When I moved to China, I knew I had to make learning Chinese a priority. Living in a city like Shanghai, it’s easy to get away with a “thank you” (xiè xie,谢谢) and “I don’t know” (wǒ bù zhī dào, 我不知道 ) and many do. But as an expat, I think it’s worth it to at least try and learn some basic communication. So I did.
Within around 4 months of study, I’ve been able to reach around HSK level 2, i.e far from fluent, but I can order takeaways without my order getting messed up #success, understand when locals are talking about me #laowailife and have basic small talk past the fact that I’m American and my favorite fruit is an apple.
Unfortunately, I know myself. And learning Mandarin solely by textbooks was a sure fire way for me to throw in the towel before I could even learn that nobody actually says “Nihao ma?” (seriously….no one). So, on my own journey to keep it interesting, I’ve found methods that not only helped me learn faster and sound more natural, but understand Chinese culture on a new level. So, without further a-do here are….10 Unique Ways to Learn Chinese
1. Work on your tones, like a LOT.
My first Chinese tutor explained tones like this…
“Learning the tones is like the foundation of a tree. If it is weak, the tree will not be strong.”
I thought it was beautiful. But I must’ve gone tone deaf (literally), because my tone struggle is real.
But I know there’s no magic pill, except repetition. Because there’s only so many times you can hear a word pronounced in a certain way before it becomes the most natural way for you to say it (regardless if you have the speaking skills of a small child who probably has better tones than you). I use an app called Pinyin Trainer for 10 minutes a day. It’s only $2.99 and comes with unlimited drills and review practice. Perfect to help train your ear for fluency.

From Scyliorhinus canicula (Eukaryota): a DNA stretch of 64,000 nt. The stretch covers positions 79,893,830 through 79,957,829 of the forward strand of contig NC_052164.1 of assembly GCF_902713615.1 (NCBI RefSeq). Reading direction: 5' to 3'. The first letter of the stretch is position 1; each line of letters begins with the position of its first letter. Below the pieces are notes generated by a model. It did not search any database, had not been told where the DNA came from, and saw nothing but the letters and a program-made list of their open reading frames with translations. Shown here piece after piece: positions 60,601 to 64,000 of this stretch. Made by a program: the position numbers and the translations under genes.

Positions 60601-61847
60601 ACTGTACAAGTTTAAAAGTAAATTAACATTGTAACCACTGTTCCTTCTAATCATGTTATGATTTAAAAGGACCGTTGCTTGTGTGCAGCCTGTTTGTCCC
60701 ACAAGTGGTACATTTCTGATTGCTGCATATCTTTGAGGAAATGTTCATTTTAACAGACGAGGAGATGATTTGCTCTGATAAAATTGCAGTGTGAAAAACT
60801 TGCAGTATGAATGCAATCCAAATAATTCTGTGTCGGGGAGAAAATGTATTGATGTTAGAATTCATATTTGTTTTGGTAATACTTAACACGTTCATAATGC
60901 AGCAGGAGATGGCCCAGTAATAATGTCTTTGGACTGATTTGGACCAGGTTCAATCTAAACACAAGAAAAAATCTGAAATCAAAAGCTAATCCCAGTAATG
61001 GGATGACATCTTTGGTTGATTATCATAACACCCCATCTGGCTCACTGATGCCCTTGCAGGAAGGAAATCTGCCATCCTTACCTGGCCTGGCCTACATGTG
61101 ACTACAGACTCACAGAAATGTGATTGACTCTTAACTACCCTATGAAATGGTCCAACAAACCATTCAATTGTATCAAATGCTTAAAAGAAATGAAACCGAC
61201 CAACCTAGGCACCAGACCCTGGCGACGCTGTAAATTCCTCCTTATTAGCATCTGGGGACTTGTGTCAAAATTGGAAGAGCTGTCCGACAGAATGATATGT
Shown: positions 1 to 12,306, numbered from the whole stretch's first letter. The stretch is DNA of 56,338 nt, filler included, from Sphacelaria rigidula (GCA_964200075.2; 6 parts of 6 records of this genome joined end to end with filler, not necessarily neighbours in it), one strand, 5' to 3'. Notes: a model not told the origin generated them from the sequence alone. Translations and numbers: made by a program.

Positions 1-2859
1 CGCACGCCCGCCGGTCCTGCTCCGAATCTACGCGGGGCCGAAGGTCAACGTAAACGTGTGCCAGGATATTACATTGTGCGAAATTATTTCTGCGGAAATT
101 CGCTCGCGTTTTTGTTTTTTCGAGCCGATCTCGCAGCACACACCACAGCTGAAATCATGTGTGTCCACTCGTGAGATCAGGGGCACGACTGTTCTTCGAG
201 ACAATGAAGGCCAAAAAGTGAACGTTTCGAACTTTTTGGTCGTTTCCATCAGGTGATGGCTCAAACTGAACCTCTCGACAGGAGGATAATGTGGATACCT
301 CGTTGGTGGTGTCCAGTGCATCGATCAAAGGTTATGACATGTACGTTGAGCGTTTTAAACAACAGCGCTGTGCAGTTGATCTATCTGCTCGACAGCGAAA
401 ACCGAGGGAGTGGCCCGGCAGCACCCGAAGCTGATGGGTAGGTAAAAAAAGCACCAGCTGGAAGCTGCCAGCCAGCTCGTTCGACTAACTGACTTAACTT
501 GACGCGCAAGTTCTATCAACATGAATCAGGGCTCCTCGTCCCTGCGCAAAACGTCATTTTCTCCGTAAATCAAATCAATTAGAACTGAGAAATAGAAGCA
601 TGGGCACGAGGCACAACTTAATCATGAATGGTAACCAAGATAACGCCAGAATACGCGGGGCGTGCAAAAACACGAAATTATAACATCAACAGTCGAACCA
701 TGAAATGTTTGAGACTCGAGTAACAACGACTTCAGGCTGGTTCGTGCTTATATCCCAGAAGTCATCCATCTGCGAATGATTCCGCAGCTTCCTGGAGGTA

2. Think & Talk to Yourself in Mandarin
I’ve always heard the importance of thinking in a new language, but I never understood the why. A study by the University of Chicago showed that when we think in our target language, we’re actually becoming smarter in that language. Because even if you don’t know much vocabulary, digging in your brain bank will force you to use critical thinking skills to put two and two together. Don’t know where to start?
Try these prompts…
- Introduce yourself for the “first time” in the mirror in Chinese
- Explain your daily routine in Chinese to your yourself as you’re doing it
- Visualize a common situation you might find yourself in in China or with a native speaker and think about how it’d play out
If you find yourself unable to make full sentences, don’t be afraid to think/say what you can and translate the rest!
Which leads to my third point…
3. Don’t Learn Vocabulary, Learn Sentences
Okay. Maybe that’s misleading. Because you obviously can’t make a sentence without vocab. But if you’re not learning it along with a common phrase then it’s basically like filling your brain with all the ingredients, but no recipe. Luckily the HSK Online app comes with both. For every word, there’s a practical sentence. Not to mention REAL past HSK exams and tons of listening and reading practice. It’s a one-time purchase to unlock all the features, but it pays back instantly in my opinion. Try it out for free first and see how you like it! After that it’s about $35 for lifetime access.
4. Make Chinese Friends On and Offline.
I know the offline part isn’t feasible right now. But emotional connection is the glue you’ll need when you start questioning why you’ve decided to learn the hardest language in the world. In this case, I think less is more. Which is why I mainly stick to these two apps….
My favorite! A matchmaking app for language learners. Just put in your native language and a target language to get matched with locals instantly.
This app means business. They’ve got podcasts, audiobooks, and lessons to brush up on your Chinese before using the “Exchange Feature” where you can have conversations will locals. You even get a conversation report after with feedback!
Remember, as a general rule of thumb (and human decency) don’t just become friends with someone for the purpose of learning a language. That’s called a tutor. This is also why it’s important to connect with people who share at least some common interests with you outside of the language barrier.